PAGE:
Universal // 1943 // 93 Minutes // Not Rated
Reviewed by Judge Norman Short (Retired) // August 29th, 2000
The classic tale of the masked man in the Paris Opera House...in Technicolor!
Gaston Leroux wrote the novel Phantom of the Opera in 1910, and it went on to be remade into many films and stage plays. 1943 saw Claude Rains at the height of his popularity, having recently done Casablanca and having already done Mr. Smith Goes to Washington and a couple of other Universal horror films. This version of the film would be kept in the shadow of the original silent starring Lon Chaney by history, but at the time of its release it was quite a hit, and it still has its charms and beauty. A truly luscious film in terms of beauty and set design, it would be nominated for four Oscars and win two, for Art Direction and Color Cinematography. More of a musical than a true horror film, it still holds up well on its own. Universal provides a beautiful transfer, a fine soundtrack, and the usual encyclopedia of extra content on this entry into the Classic Monster Collection.
Erique Claudin (Rains) is a troubled violinist for the Paris Opera and has a strange obsession with the young soprano Christine, played by the gifted and beautiful Susanna Foster. Pain in his hand cost him his position and the ability to pay for Christine's singing lessons (paid without her knowledge), but he believes that the concerto he has written will take care of his financial needs. When a misunderstanding makes Claudin believe his life's work has been stolen, he kills a man in a terrible rage, and the victim's wife throws acid in his face, causing terrible disfigurement. He then lives in hiding among the labyrinthine passageways of the opera house, hidden behind a mask, and orchestrates events in his madness meant to assure Christine will become the star of the opera, and be his forever. Police detective Raoul D'Aubert (Edgar Barrier) and star baritone Anatole Garron (Nelson Eddy), also court Susanna, and provide comic relief in their competition for her attention.
I think the most outstanding aspect of this film has to be the wonderful production values. A huge set that accurately recreates the Paris Opera House is lushly decorated in bold colors, offsetting the dank corridors of the sewers and catacombs beneath. Costumes are first rate, both the gaslight era of the streetwear and the striking operatic ones worn on stage during the many opera sequences. Enough money was spent by the financially strapped studio, quite a gamble at the time, in making this truly beautiful film, especially on the then-demanding Technicolor process itself.
The opera itself deserves mention, as it plays a huge part in the picture. Universal found real opera quality singers for the main roles in Nelson Eddy and Susanna Foster, and the vocal quality of the singing is simply superb. Her range and clarity brought her fame that was tragically never realized. The opera productions were first rate and lushly choreographed and performed.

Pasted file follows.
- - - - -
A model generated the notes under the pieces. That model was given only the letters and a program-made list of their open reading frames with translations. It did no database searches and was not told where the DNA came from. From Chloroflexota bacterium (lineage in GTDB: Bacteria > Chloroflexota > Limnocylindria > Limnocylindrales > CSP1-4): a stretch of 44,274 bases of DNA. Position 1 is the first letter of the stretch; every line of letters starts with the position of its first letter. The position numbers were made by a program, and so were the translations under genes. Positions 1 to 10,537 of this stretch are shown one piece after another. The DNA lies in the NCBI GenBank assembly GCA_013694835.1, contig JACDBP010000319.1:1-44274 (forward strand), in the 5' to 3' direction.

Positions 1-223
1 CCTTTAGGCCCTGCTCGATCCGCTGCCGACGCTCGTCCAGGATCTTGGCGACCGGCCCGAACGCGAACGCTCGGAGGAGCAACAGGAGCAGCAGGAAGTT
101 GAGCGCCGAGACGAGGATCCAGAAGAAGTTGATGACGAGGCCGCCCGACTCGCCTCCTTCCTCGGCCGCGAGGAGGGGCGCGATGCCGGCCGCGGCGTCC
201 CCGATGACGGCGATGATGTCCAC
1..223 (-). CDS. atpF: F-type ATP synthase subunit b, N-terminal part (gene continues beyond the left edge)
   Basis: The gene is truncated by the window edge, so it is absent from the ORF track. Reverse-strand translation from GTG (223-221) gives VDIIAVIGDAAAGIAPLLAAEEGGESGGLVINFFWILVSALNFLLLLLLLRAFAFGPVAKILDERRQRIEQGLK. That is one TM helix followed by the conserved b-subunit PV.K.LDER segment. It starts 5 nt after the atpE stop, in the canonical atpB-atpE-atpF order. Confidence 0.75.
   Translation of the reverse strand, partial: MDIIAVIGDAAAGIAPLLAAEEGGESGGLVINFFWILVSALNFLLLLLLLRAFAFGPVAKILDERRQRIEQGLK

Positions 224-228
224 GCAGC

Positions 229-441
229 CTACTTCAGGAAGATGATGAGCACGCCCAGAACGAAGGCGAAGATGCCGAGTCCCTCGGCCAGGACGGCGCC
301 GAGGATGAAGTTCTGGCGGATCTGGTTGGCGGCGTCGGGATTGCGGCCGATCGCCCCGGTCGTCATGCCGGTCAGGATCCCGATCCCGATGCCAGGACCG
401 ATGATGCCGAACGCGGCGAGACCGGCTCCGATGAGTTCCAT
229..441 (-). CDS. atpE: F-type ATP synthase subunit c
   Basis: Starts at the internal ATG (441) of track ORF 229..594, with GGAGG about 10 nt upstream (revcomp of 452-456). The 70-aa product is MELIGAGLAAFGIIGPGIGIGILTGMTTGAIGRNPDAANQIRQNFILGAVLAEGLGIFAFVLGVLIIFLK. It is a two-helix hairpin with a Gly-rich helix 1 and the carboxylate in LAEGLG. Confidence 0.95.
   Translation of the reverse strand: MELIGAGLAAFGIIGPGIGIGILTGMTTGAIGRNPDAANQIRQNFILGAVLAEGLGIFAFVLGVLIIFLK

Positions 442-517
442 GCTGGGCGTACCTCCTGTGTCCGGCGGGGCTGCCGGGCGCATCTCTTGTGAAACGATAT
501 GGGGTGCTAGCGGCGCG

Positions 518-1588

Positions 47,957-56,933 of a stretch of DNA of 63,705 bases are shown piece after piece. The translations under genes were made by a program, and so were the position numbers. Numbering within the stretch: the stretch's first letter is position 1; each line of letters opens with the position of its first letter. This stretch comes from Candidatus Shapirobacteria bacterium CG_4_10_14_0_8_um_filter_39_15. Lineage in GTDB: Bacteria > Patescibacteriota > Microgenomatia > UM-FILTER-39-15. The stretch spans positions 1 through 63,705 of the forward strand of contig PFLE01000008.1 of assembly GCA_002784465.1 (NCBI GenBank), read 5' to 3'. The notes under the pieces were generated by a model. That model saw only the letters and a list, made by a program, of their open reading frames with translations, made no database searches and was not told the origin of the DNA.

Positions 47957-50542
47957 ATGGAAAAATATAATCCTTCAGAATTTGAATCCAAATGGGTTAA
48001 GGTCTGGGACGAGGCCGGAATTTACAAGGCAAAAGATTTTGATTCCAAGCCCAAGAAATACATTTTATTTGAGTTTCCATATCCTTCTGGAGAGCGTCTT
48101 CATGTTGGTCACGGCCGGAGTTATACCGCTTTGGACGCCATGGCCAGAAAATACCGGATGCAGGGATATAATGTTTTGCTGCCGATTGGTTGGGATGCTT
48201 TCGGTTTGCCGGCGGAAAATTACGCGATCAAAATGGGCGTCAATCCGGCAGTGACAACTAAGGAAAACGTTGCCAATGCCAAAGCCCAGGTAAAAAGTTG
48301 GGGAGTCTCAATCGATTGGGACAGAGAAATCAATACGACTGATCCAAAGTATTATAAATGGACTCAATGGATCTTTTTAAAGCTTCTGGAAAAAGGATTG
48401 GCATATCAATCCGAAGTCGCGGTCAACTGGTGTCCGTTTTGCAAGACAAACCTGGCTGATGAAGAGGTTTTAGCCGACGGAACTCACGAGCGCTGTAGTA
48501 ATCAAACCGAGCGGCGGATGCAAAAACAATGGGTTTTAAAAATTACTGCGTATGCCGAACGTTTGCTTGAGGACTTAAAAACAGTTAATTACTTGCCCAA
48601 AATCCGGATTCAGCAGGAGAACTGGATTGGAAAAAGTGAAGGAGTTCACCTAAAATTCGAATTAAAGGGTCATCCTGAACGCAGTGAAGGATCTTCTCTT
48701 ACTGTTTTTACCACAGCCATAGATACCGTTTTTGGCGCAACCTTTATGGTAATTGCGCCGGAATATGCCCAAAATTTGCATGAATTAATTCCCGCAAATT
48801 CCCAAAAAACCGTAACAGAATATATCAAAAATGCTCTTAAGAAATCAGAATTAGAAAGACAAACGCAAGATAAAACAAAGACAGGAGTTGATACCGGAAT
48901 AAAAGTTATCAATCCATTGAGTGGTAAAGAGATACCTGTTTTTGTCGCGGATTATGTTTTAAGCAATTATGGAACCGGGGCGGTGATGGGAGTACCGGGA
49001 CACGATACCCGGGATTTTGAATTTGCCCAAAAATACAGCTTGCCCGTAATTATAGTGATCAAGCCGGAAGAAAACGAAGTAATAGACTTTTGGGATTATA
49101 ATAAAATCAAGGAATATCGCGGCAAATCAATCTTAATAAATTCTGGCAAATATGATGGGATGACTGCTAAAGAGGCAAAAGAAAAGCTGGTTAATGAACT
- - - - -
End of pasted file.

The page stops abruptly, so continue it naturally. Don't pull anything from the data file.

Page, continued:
This film took quite a few years to get made. Finding the right actors for this million-dollar production was difficult at best. Originally it was intended that Lon Chaney reprise the title role, but he was under contract and did not want to do the film; and died in 1930 anyway. His son lobbied for the role, but was never truly considered. Ultimately Claude Rains was given the nod, as he was between contracts with Warner at the time, and his performance speaks well of their choice. He gives a nuanced and graceful performance as the touching and later mad phantom. For the female lead, several actresses were considered before Susanna Foster. She was mainly kept by Universal to keep their preferred songbird, Deanna Durbin, in line. Durbin turned down the role and gave Foster the break of her life. Phantom brought her fame, but Universal never seemed to get around to giving her another good part, and she left Hollywood a couple years later. Though she did stage operettas and other theater work, she ultimately had a very hard life, even living in her car for some time. Fortunately she's still around and appears in the documentary on this DVD.
The film is as much musical and even comedy as it is a horror film. Nearly half of the film is consumed by the opera performances, and many of the scenes off-stage are taken up by the comedic rivalry between Nelson Eddy (who was forced to dye his blond locks black, with a special wash-out dye developed by makeup guru Jack Pierce) and Edgar Barrier. Only a few scenes really emphasize the Phantom at all, though the standard unmasking scene and the chandelier scene are kept from the original novel. The book was at best a guideline for this version of the film, in which the Phantom is a tortured but originally sympathetic soul and is not so horribly disfigured as in other versions. In fact, it is clear during the film that they wanted to make Claudin actually the father of Christine rather than a suitor too old for the 17-year-old Foster. But the studio thought it too incestuous given the nature of the story and cut out any scenes that made reference to the nature of the relationship.